• Decide and pin down an ideal price point for your product or service. And then pick a suite of features that you feel reflects that value.
  • Add a premium version with a handful more features and slightly better functionality at a higher price.
  • Add a slightly lower-priced option with fewer features.
  • Enhance the Goldilocks principle by subtly making the middle option appear more prominent, making sure the user cannot miss it. This could be achieved by giving the middle option a different color, varying its font, or simply just making it appear bigger.
  • Put your product or service on the market

Ideally, most prospects will gravitate towards the median, “just right” option that you’re pushing. And you also have the opportunity to reach other buyers with different budgets and priorities with your other two alternatives.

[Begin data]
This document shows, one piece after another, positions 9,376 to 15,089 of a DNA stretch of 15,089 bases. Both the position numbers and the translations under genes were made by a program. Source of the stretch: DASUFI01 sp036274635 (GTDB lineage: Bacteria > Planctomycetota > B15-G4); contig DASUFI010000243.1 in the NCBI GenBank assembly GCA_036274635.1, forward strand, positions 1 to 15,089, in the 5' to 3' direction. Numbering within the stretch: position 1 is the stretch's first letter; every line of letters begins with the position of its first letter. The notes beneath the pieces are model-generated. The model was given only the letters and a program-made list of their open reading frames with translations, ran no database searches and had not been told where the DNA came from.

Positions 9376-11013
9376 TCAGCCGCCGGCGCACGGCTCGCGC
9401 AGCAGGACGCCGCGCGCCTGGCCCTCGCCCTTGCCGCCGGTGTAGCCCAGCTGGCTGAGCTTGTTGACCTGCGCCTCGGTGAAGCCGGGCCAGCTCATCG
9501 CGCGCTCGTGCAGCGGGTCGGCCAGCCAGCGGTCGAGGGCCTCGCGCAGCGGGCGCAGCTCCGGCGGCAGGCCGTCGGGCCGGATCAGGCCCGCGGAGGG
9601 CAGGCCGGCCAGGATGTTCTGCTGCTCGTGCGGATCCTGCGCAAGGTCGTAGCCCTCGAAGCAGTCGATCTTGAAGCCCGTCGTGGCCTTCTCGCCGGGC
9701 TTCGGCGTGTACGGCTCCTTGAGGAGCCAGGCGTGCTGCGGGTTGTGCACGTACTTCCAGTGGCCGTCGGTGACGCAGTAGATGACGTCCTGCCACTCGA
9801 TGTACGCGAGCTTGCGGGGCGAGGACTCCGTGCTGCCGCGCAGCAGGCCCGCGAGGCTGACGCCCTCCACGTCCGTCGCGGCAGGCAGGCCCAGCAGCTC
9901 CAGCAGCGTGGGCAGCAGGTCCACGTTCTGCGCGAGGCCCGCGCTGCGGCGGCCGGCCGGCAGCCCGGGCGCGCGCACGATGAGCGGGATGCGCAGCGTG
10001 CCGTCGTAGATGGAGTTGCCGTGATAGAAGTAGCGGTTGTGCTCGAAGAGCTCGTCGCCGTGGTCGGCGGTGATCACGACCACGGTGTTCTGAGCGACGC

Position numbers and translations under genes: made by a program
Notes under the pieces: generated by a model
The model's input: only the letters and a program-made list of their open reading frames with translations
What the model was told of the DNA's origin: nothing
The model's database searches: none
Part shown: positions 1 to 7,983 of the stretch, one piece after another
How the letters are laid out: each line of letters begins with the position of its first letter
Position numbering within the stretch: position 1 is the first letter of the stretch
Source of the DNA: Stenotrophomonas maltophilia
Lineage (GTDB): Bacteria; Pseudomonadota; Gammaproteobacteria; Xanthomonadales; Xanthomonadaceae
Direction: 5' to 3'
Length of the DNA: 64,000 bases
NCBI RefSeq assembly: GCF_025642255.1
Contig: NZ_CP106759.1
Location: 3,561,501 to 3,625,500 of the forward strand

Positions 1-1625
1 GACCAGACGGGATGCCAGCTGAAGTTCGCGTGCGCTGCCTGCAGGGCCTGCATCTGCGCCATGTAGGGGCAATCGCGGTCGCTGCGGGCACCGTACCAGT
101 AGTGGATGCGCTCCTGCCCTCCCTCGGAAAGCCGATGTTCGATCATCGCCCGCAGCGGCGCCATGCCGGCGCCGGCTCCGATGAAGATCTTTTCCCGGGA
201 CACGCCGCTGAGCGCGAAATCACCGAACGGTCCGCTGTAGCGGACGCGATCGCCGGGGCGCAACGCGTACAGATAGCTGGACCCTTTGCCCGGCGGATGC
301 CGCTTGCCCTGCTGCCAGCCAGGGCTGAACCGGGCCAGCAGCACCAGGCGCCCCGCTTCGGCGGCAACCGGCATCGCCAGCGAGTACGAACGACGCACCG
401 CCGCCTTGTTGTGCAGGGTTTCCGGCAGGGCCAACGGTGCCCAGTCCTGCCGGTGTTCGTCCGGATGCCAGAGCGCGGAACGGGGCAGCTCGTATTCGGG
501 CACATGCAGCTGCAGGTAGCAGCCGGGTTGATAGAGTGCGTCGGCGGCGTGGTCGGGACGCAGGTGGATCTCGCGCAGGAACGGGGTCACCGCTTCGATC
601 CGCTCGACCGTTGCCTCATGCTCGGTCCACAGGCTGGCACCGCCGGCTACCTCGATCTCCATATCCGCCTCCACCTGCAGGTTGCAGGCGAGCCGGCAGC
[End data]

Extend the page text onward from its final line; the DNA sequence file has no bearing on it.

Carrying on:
The key to the successful implementation of the Goldilocks effect is that you need to hit that perfect middle-ground with your pricing strategy and you can expect to see some amazing results.

Want to know the best ways to take your business into new markets??

Read: How to Expand into New Markets Efficiently?

Want to know how to gather competitive intelligence from the field?

Read: How to Gather Competitive Intelligence from the Field

Want to know what survey questions can you use to effectively capture your customers’ insights on various aspects of your brand and products?

Read: Collect Customer Insights on your Brand and Products

Published on Thu Sep 2 2021